Barbara Michel (pronounced Mitchell) is from New Prague, Minnesota, a town of about 7,500, about 45 miles south of Minneapolis. “My parents have a corn and soybean farm there,” she said.
She did her undergraduate work in biology and Life Science Education at Minnesota State University in Moorhead, just across the river from Fargo, North Dakota, and later earned took her Masters in Biological Sciences at Michigan Tech in Houghton, Michigan.
Michel said she taught English in Korea for a year, taught in Minneapolis for two years, and served a stint with the Peace Corps in Senegal, west Africa, before joining the Fish and Wildlife Service. The Pahranagat Refuge is her first assignment.
“It seemed like a really great opportunity, coming here,” she said. “It’s a small enough refuge that I would get the chance to use a lot of different skills, which you don’t usually find at bigger places. In a bigger place, you kind of get pigeon holed, just doing one specific task. I thought here would be a good opportunity to do a lot of different things.”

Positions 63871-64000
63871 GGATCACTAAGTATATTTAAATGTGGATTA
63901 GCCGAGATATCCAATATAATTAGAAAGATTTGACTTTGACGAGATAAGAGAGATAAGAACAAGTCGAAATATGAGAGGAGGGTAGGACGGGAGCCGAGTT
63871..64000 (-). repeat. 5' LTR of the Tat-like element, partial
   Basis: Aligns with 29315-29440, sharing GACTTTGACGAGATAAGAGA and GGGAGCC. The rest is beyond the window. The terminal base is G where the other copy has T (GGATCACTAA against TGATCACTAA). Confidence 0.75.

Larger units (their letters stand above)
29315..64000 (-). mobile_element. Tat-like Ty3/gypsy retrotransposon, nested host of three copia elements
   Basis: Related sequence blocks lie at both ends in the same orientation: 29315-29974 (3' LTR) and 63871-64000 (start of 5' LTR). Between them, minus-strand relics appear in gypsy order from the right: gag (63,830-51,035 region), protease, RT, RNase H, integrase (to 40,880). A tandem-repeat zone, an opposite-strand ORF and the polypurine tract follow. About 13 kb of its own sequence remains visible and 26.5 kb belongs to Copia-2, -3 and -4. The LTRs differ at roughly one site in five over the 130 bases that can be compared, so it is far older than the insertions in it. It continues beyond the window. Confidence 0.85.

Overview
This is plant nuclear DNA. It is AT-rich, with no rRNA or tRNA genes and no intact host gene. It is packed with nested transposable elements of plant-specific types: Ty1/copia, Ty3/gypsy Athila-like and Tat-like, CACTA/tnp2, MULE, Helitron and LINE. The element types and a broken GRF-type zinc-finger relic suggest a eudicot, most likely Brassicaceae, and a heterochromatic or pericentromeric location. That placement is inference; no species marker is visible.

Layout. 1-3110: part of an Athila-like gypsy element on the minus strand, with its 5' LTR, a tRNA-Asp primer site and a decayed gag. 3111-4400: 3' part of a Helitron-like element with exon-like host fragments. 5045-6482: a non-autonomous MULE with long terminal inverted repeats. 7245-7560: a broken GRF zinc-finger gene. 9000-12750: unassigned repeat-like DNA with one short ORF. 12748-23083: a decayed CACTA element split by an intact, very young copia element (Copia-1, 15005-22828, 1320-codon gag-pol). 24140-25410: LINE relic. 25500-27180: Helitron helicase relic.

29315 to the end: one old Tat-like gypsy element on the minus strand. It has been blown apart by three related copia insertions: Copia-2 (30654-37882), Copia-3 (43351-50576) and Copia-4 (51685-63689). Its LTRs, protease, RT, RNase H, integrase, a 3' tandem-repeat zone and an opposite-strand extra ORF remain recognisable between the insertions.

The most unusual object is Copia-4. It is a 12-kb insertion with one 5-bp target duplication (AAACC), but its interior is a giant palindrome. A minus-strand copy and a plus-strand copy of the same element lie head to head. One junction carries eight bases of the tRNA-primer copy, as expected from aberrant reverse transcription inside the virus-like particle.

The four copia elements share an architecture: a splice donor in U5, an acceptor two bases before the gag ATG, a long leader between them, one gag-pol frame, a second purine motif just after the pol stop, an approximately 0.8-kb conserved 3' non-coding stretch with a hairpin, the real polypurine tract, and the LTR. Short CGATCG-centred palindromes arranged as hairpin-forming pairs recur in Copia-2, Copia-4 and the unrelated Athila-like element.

After arriving in early March, and meeting the people and the local volunteers, she said she feels very pleased. “I think I’m going to learn a lot here.”
Her tasks will involve overseeing the volunteers who staff the campground and visitors center. “It’s my job to recruit, interview and hire the volunteers, and then make sure that everything is running smoothly with them. I am also planning school group outreach and field trips as well as large group events. It will be my aim to engage the local community a bit more than has been. The Alamo schools can come here all the time on field trips, if so desired.” For example, she noted the high school could do some biology projects there, “so many animals here they could observe. The younger kids could have field trips here. And there are a lot of possibilities for community outreach events we could do.” World Migratory Bird Day (May 10) is one such idea. As one of the few wetland habitats in southern Nevada, the refuge is a critical part of the Pacific migration flyway.
She added, “I want to make sure the refuge is a place the local community does feel ownership of. I want them to feel this is “their” place. We don’t know what possible further budget cuts in the federal government might be, and we might need more local support at some point in the unforeseen future, so building those connections would be very valuable.”
An upcoming event at the refuge is the annual Carp Rodeo Saturday, April 29 from 9 a.m. to 1 p.m.